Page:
Many people don’t realize that they are feeling discomfort or pain until they experience something that opens their eyes to how much better they can actually feel. Back pain is one of the most common reasons for medical visits and has a myriad of causes and solutions.
One of the easiest solutions is also one of the most overlooked: good posture. There are many benefits to having good posture, including less stress, better oxygen to the blood, and, of course, fewer physical problems in the future.
Physical Pain
The most commonly recognized repercussion of having bad posture is the potential of having bad back problems. Practicing good posture reduces the chance of having back aches or pain and slipped discs, and it eases the pressure on joints and muscles. If you spend all day at a desk, you know how uncomfortable it can be to sit in a chair all day staring at a computer screen or paperwork. It can be tempting to slouch or slide down in your chair, which might even bring relief for a time, but it will only damage your back in the end.
Better Oxygen Flow
Slouching cuts off air supply to your blood vessels, which can make it difficult to breathe or get enough air into your lungs. Your muscles will also have room to move and stretch—this includes your diaphragm, which is the muscle that expands and contracts as you breathe. You’ll breathe more comfortably if you sit up straight.
Quicker Thinking
Increased oxygen flow means more oxygen to your brain, which will result in clearer, quicker thinking and better concentration. If you’re having a hard time problem-solving at work, try sitting up straight. Your processing speed might just get a little faster.
Weight Loss
It’s true that sitting up straight helps you look like you’ve lost 5 or 10 pounds, but it’s more than just appearance. Sitting up straight activates muscles that are otherwise dormant when you’re slouching. You don’t get much exercise at a desk job, but practicing good posture is one of the easiest ways to get your body working a little harder. Tummy tucks are another option for removing weight and improving posture.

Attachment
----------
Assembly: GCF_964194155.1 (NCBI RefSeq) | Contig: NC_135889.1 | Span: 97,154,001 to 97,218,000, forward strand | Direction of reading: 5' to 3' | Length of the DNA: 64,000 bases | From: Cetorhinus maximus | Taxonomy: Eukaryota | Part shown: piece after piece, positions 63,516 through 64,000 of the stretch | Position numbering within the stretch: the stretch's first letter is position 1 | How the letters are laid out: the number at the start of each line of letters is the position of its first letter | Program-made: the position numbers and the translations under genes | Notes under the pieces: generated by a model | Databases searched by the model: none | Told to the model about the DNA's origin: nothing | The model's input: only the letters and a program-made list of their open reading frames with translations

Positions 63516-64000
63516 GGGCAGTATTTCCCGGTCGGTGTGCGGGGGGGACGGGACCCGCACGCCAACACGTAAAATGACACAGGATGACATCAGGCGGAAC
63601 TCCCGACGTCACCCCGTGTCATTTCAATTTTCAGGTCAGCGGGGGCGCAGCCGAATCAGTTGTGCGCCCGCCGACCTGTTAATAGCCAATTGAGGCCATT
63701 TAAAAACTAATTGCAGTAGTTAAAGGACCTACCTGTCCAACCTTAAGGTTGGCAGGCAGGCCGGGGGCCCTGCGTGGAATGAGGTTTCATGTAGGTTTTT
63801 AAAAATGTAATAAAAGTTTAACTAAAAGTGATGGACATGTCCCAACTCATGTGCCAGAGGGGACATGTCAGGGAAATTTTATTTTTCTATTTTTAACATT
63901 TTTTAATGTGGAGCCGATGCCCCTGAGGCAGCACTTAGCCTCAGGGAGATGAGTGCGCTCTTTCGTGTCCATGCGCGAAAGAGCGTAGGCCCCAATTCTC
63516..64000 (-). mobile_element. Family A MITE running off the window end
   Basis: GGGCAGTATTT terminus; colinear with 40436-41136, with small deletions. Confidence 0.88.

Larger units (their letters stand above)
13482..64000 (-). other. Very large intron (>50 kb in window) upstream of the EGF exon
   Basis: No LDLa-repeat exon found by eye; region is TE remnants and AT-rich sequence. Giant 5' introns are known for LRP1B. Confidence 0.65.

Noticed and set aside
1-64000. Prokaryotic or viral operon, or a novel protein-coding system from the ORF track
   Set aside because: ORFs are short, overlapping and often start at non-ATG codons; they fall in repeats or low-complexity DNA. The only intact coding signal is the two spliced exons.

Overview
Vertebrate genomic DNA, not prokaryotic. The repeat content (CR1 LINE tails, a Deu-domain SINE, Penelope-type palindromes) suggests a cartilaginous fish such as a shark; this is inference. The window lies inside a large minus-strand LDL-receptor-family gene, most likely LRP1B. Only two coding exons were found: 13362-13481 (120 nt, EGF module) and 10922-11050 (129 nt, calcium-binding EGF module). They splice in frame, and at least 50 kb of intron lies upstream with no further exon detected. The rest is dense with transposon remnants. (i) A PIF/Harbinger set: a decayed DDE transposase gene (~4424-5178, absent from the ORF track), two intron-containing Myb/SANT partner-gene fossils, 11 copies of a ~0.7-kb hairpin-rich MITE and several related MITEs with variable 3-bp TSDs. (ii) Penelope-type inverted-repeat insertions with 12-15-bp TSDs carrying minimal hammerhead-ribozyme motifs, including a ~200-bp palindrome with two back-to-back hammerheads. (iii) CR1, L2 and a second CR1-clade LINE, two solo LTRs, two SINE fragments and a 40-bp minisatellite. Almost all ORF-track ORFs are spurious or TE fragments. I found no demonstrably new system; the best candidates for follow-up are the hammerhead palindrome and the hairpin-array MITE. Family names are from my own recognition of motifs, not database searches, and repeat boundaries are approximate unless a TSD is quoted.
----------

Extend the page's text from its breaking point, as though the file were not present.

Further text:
Having good posture will make you appear more confident and self-assured. Think of how you react when you’re talking to someone slouching or sinking into their seat compared to someone who is standing or sitting up straight. And again, it isn’t all about appearances—having good posture will help you feel more confident too.

How to Improve Your Posture

Now that we’ve established how important good posture is, the question is how to achieve it. Practice makes perfect, but here are a few suggestions.
Good Mattress and Pillows
Getting a good night’s sleep can make all the difference in your spine’s alignment. Sleeping on a mattress that’s too soft or doesn’t have enough support will throw off your back. There isn’t one good mattress for everyone, so make sure you find one that works for you.
Get Adjusted
If you have a history of back pain or have recently been in a sports or car accident, consider getting an appointment with a chiropractor. They adjust the spinal cord, which can free pinched nerves that are causing aches, pains, headaches, nausea, and other uncomfortable or painful symptoms. Once you’ve had your back adjusted to where it needs to be, having good posture will feel natural and comfortable instead of a chore.
Get Support
Invest in some kind of lumbar support, especially if you are a frequent traveler or work at a desk job. The lumbar region is the lower part of your spine, between your diaphragm and pelvis. Since lower back pain is the most common complaint among those with back pain, it’s important to give it as much support as possible. Find a comfortable cushion, padded roll, or cushioned seat mold that will help you maintain good posture. (Check out Spine-Health for more information about lower back pain.)
Ground Your Feet
When you sit in your desk chair, keep both feet planted firmly on the floor. This will help you remember to keep your spine comfortably straight.
Set Reminders to Check Posture
Set a timer or reminder to go off periodically throughout your work day. Every time it goes off, check that your feet are planted, that you’re not leaning forward, slouching, or sliding down in your chair, and that your arms and hands are at comfortable angles to your body.

When your mother spent your childhood telling you to sit up straight, she knew what she was talking about. Good posture can make all the difference in your overall health. It will make you more confident, approachable, and ease back aches and pains. It might take a little time to make it a habit, but it will be well worth the effort.

Author's Bio: 

Anica is a professional content and copywriter who graduated from the University of San Francisco. She loves dogs, the ocean, and anything outdoor-related. She was raised in a big family, so she's used to putting things to a vote. Also, cartwheels are her specialty. You can connect with Anica here.